Hitting the Road in Search of American National Identity

January 27, 2014


Walking along the shore of Walden Pond, having just read Thoreau’s description of the whistle of the morning train, and then hearing the commuter rail speed by on those same tracks, Dan Cormier realized how wrong he was about early American literature.

“At first I thought the material would be outdated and therefore intangible. I thought I would lose interest; I couldn't have been more wrong.”

Like all humanities courses at Stonehill, Living American Literature helps prepare students to be engaged citizens and awakens them to the many ways individuals and institutions use language to persuade us, says Laura Thiemann Scales, assistant professor of English.

The class also serves as evidence of Stonehill's deep commitment to meaningful innovation within the liberal arts curriculum. 

“We analyze ideas about American national identity and the place of literature in our culture, past and present. At the start of the semester, we spend some time thinking about how to define ‘origin stories’—reading Native American creation stories, writings by European explorers and settlers, and Puritan literature. Then we read a wide selection of literature from the 17th, 18th, and 19th centuries, including stories, novels, poems, letters, political tracts, essays, and autobiographies.”

“At first I thought the material would be outdated and therefore intangible. I thought I would lose interest; I couldn't have been more wrong.”
 Dan Cormier, Class of 2015

Weekend trips to historical sites in Plymouth, Salem, Boston and Concord provide context and help students situate literature in the history and culture of its time. Scales asks students to pay attention to the ways in which museums and curated sites presented themselves and what kinds of narratives they told.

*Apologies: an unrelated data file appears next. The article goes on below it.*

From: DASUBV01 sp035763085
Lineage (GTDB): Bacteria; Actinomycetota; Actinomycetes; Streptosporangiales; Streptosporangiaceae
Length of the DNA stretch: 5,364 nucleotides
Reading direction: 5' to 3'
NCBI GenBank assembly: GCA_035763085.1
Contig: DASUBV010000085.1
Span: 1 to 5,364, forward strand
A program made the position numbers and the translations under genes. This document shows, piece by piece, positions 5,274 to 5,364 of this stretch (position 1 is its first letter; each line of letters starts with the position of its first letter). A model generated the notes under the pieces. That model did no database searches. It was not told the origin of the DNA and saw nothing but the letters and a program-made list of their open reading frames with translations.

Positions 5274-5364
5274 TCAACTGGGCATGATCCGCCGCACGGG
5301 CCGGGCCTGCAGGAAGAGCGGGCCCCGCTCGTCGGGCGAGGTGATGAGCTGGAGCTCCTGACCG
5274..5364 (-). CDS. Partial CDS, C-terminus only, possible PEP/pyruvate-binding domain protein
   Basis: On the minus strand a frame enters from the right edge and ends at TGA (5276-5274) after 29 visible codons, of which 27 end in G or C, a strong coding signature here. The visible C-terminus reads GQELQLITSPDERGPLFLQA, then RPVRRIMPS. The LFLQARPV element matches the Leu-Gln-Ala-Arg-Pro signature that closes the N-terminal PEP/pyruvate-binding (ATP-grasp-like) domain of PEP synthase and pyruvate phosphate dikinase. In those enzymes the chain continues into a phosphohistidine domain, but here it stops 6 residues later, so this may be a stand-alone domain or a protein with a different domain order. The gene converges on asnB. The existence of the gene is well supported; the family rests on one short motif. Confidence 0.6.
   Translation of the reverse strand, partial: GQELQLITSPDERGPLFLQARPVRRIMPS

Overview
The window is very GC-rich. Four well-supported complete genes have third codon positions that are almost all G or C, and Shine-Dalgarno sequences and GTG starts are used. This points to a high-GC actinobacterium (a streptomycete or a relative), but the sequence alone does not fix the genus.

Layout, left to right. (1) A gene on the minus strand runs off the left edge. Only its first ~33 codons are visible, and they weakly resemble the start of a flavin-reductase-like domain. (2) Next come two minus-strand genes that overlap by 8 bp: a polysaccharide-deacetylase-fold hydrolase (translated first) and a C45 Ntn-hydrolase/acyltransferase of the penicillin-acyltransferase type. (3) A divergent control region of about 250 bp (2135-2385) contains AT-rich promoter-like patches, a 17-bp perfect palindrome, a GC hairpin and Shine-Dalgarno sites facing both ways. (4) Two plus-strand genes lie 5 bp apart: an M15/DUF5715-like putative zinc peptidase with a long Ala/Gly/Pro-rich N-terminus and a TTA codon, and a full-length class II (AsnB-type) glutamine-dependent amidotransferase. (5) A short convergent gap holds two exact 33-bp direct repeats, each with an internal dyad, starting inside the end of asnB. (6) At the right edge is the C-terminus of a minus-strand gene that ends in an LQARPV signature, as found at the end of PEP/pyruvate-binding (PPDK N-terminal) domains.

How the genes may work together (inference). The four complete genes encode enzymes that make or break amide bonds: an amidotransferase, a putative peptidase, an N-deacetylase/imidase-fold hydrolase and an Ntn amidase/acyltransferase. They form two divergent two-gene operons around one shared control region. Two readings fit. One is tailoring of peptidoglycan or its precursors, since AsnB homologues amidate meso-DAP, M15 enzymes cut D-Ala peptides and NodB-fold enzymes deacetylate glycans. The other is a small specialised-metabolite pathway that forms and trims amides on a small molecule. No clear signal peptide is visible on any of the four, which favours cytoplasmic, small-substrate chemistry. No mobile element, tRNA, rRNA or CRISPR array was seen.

“The sites must all strike a delicate balance in how they engage with myths and stereotypes that visitors might bring with them. They all tell a story about American literature, and they all make a claim about the importance of past cultures for today’s society,” she says.

Connecting the Dots

Visiting Walden Pond, Concord, MAStudents come into the course familiar with some authors already. Most of them have read some Poe and Hawthorne, perhaps Emerson and Dickinson; they have passing familiarity with the era of the American Revolution and the history of slavery in America. But other things are new to most of them: Puritan literature, Native American origin stories, some of the reform literature of the 18th and 19th centuries. 

Yet those texts are still vitally relevant.

“In September we read John Cotton’s sermon ‘The Divine Right to Occupy the Land,’ which claims the Puritans are God’s chosen people and America the promised land. That same week, Vladimir Putin published his op/ed piece in the New York Times in which he took issue with President Obama’s claim of ‘American exceptionalism’—the very idea that Cotton and his fellow Puritans helped establish. When Obama says America is ‘exceptional’ and Putin retorts, ‘God created us equal,’ their seemingly simple language is saturated with cultural history.

“One cannot fully understand the current debates over U.S. foreign policy without knowing something about the history of those ideas,” says Scales.

“One cannot fully understand the current debates over US foreign policy without knowing something about the history of those ideas.”
 Laura Thiemann Scales, Assistant Professor of English